Cousin Linda's Memories
I have three main memories about my cousin Benny: a vague memory of him visiting my father and mother and me when I was a toddler in the late 40s; a memory about his wedding to Dorothy in 1958 when I was almost 11, and a memory of conversations I had with Dorothy and him when I visited them in 2015.
I was a post-WWII baby boomer born in 1947, and soon thereafter my parents bought a small house in rural North Haven. The house was a cottage style house with 3 acres on a hill located near the foot of the giant for which Sleeping Giant State Park is named. So it was close to the woods and a hiking trail. I remember seeing deer occasionally. In those early years I believe he came to stay with us (his Aunt Helen and Uncle Jake) several times. In 1947 he would have been about 10. There was a lot to do on the property, and I believe Benny helped my father start filling in a big gully with dirt, wheelbarrow by wheelbarrow, to expand the flat portion of the property. I have a vague memory of watching them do that. I also have a memory of standing by our garage where we had rabbits in a cage, and watching him traipse off down the road to go into the woods with his BB gun. Those visits didnt last for too many years, because by the time my sisters, Nancy and Joanne, were born in 1951 and 1952, he was 14 or 15 and he had his schooling and other things on his mind.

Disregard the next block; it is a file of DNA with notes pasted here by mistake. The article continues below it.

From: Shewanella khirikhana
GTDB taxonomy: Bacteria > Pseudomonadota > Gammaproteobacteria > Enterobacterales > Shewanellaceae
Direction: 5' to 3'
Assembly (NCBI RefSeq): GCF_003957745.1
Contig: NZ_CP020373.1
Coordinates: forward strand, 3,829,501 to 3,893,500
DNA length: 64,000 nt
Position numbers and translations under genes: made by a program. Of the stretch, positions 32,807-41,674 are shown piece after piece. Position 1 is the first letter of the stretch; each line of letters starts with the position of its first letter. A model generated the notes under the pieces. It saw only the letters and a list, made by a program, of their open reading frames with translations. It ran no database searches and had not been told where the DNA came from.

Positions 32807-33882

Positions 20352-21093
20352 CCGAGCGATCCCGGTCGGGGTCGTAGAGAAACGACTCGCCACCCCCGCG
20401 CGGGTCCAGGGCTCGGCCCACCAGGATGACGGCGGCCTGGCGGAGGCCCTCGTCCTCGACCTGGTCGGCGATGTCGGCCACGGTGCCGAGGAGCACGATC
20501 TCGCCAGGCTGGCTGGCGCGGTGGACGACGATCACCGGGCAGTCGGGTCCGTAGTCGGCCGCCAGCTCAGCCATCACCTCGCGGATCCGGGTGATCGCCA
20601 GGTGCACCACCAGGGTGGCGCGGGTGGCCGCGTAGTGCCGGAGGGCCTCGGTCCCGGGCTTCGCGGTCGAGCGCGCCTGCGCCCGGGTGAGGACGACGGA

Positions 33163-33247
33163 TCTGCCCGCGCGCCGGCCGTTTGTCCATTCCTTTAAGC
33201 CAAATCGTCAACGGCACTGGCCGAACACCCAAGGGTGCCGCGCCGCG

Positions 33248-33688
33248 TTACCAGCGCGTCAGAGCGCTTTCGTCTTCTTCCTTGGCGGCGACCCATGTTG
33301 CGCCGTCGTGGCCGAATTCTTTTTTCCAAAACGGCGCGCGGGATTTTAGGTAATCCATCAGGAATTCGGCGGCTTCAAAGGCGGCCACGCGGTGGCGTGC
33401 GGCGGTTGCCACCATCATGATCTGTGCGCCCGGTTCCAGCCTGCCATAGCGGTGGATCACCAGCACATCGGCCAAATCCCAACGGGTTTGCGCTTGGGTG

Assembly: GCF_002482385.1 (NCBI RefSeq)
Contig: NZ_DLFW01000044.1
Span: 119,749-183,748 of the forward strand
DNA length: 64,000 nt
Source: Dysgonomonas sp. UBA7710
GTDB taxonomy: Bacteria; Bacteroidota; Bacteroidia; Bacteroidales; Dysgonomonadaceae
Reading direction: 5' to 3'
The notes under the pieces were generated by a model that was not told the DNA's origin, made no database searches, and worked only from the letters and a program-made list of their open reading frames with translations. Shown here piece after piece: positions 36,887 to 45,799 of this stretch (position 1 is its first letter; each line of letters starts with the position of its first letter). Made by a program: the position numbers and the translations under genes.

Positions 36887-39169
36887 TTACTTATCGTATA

I also have a memory of his wedding to his beautiful wife Dorothy in September of 1958. I would have been 11. I dont remember much except that it was a happy time with love and romance in the air. I vaguely remember throwing rice at the bride and groom and seeing them drive off with a just married sign in the car. I vaguely remember the reception and dancing a polka with his mother, my Aunt Helen. At the time I thought that Benny reminded me a little bit of the very popular singer Pat Boone, because he also had a roundish face with a ready smile and a smooth voice. Plus they were about the same age. Pat Boones song Love Letters in the Sand was a hit at the time (1957), and that matched the love and romance between Benny and Dot.
Then I visited Benny and Dot in 2015 to ask Benny about those years right after WWII. He reminisced about helping my father and about shooting a Winchester rifle my father had. He said he shot it at a big tree which was right across the street, but he missed it. He laughed when he told me that my father had said, thats it for you, you couldnt hit the broad side of a barn!
Im so glad I had that visit and we shared fond memories about those years.
Rest in peace.
Love ya Benny,
Cousin Linda Flis
Wednesday July 25, 2018 at 4:05 pm